RA speaks to Surgeon ahead of the venerable Midlands party's return to Subway City on February 22nd.
The Midlands' longest running club night held its first gathering in 1993, and has gone on to establish itself as one of the world's most revered techno parties. Its 20th anniversary bash will take place across three rooms at Snow Hill venue Subway City, where the party was permanently based between 1996 and 2004.
House Of God co-founder Surgeon maintains that he's "never, ever experienced as much energy from a crowd" as he has at HOG. On February 22nd he'll play alongside Ancient Methods in room one, with a number of HOG elder statesman including Sir Real, Paul Damage, Harvey Lane and Nicky B also set to DJ. Room two, which is devoted to jungle, drum & bass, electro and breaks, will see a live show from PCM and DJ sets from DJ-X, Gershwin, Richie Swift, Madjack, Sherwen and Dedbeat. DJ Stacked has invited some guests to play "wonky disco and devastated soul" in room three.
We caught up with Surgeon via email this week to reflect on two decades of House Of God:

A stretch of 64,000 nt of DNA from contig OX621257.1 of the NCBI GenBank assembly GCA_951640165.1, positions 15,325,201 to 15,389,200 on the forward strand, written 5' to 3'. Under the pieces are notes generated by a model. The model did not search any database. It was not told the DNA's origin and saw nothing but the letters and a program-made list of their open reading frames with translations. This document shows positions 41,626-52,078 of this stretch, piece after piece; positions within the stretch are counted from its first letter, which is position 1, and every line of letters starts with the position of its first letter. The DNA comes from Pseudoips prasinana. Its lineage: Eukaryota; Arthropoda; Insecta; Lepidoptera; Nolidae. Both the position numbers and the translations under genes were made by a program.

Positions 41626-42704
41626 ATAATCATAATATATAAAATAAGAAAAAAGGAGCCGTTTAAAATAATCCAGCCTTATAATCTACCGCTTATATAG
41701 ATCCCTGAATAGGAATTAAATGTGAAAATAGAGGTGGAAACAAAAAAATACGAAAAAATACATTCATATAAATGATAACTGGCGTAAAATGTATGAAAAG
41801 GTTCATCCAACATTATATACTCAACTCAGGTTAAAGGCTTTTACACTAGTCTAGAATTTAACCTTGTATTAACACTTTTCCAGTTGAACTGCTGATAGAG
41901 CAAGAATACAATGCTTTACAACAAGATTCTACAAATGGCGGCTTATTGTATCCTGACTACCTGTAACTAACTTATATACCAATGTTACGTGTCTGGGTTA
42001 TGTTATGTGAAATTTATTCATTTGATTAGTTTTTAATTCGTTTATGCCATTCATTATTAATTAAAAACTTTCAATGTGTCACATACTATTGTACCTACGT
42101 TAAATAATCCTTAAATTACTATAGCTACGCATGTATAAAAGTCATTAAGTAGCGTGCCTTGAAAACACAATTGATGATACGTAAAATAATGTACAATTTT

What were the circumstances that led to you starting House Of God?
In the early '90s there wasn't anywhere you could go to hear techno in Birmingham. We'd heard about other clubs elsewhere in England, but couldn't afford to travel to them, so a group of us decided to start our own night. It's this do it yourself attitude that's at the heart of House Of God.
For those who have never been, can you describe what makes HOG special?
The fact that we had no idea what a techno club should or shouldn't be and we weren't trying to copy another club that made HOG a very unique place. I've never, ever experienced as much energy from the crowd than at HOG. I remember times when guest DJs were actually scared playing there because the crowd was so wild.
The party has taken place at lots of venues down the years: which one is your favourite and why?
I have fond memories of the Dance Factory that was the basement of the then Digbeth Institute. I remember it was so wild in there that the security staff stayed outside the door and let us do our thing. People were fucking on the balcony. Bigger parties at the Que Club were fun too.
How would you say House of God has changed down the years?
Well my personal perspective has changed due to all the other clubs I've played since we started HOG, but I still have a deep personal connection. It's great to see my oldest friends. The crowd is as crazy and diverse as it ever was, that's another key to what makes HOG so special. It's still at it's heart a rave as it always has been.
If you could pick one House Of God party to revisit, which one would it be?
Perhaps the HOG first birthday at the Dance Factory with our first guest DJ Lewis Keogh. That's when things really took off for HOG and we've never looked back.
To get an idea of what HOG was like back in the day, check out this recording of a Surgeon set from 1995.